loves them and genuinely listens to them. Those things are really valuable. “From a kingdom point of view, it also means that staff have access to people who can have those deeper spiritual co nve rs a t i o n s a b o u t l i fe , purpose and meaning – to explore faith if they invite that conversation.” At Converge (which some may recognise by its former name of Inter-church Trade and Industry Mission, or ITIM), Mr McFarlane wants to increase the reach of workplace chaplaincy by encouraging Bible college students to consider the ministry opportunities of such roles. He will also work on models of care that serve different industries and seek to influence conversations around training and accreditation standards so secular industries are confident in a chaplain’s expertise. “We can say we know what we’re doing, but if they don’t understand it then we’re not doing our job properly!” he says. “I’m excited about the possibilities and hope that God’s timing and provision will make this a national missional opportunity.”

After 11 years on the team at Village Church Annandale, nine of which were spent as the assistant minister for maturity and ministry, the Rev Jon Kwan became rector of Forestville on May 3. The Rev Grant de Villiers – who came to Greenacre as assistant minister under the Rev John Bales in 2018, and ran the parish under acting rector the Rev Jarrod Booker after Mr Bales’ retirement in 2019 – was made rector on May 22. Rector of Drummoyne for the past seven years, the Rev Matt Stedman, will become rector of St John’s, Camden on July 21.

VACANT PARISHES List of parishes and provisional parishes, vacant or becoming vacant, as at June 20, 2022: • • • • • • • • • • • • • • •

Ashbury** • Menangle Berowra • Mona Vale** Cherrybrook • Northbridge Corrimal • Panania Cronulla • PeakhurstMortdale Drummoyne • Regents Park* Eagle Vale • Rooty Hill Guildford* • Rosemeadow* Kingswood • St James’, King Lavender Bay Street Lawson • Ulladulla Lidcombe • West Lithgow Wollongong Liverpool South Longueville * denotes provisional parishes or Archbishop’s appointments ** right of nomination suspended/on hold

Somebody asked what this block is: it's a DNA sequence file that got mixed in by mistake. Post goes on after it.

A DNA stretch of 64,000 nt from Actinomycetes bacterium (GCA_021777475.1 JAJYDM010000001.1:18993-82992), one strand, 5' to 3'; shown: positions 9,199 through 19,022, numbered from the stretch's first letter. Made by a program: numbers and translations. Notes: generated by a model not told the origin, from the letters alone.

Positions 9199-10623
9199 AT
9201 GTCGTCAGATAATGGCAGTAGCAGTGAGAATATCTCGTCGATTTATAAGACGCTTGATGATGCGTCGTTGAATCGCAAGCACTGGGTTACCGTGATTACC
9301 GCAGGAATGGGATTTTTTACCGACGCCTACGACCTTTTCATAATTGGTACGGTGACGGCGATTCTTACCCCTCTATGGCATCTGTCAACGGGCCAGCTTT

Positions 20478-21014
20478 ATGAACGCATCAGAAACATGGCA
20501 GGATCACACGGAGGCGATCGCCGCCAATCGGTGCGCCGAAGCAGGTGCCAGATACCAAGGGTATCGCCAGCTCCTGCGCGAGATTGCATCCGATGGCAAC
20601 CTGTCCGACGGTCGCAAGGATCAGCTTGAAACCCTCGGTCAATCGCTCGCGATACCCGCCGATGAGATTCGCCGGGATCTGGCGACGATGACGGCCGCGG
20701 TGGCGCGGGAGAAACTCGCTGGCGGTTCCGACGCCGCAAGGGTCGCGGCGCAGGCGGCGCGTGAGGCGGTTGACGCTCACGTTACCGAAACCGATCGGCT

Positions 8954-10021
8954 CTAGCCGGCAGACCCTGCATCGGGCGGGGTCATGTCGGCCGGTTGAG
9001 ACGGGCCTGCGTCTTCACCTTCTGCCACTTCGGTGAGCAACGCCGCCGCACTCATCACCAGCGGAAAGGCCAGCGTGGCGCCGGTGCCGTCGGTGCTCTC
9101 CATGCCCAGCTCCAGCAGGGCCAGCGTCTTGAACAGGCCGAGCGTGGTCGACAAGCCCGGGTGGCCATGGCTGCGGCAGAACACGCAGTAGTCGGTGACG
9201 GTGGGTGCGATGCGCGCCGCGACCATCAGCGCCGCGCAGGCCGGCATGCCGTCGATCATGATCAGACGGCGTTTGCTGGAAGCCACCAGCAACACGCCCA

July–August 2022


The Rev Dr B. Ward Powers died on May 7, aged 91. Born Hal Beaumont Rikard Bell on September 20, 1930, his surname changed in 1936 when his mother married Andrew Powers, who officially adopted him. Young Ward Powers gave his life to Jesus at a crusade in 1948, subsequently becoming a lay preacher and Christian Endeavour leader while working as an accountant. He met his wife Valerie at an outreach meeting, and they married in 1956 before he began his studies at Moore College. Ordained in 1959, Mr Powers spent the next five years as rector of Riverwo o d with Narwee – during which time he also received a Diploma of Religious Education (Melbourne College of Divinity) a Bachelor of Divinity with first-class honours (London), plus a Bachelor of Commerce degree from the University of NSW and an accounting qualification. In 1964 Mr Powers joined the staff at Moore College as Secretar y for External Studies, where he oversaw the development of the Preliminary Theological Certificate. At his funeral in St Andrew’s Cathedral his son David said that during this time his father also “found his calling as a teacher, writer and publisher of books written to guide young Christian s, layp eople and newly ordained ministers”. His numerous books cover issues SouthernCross

July–August 2022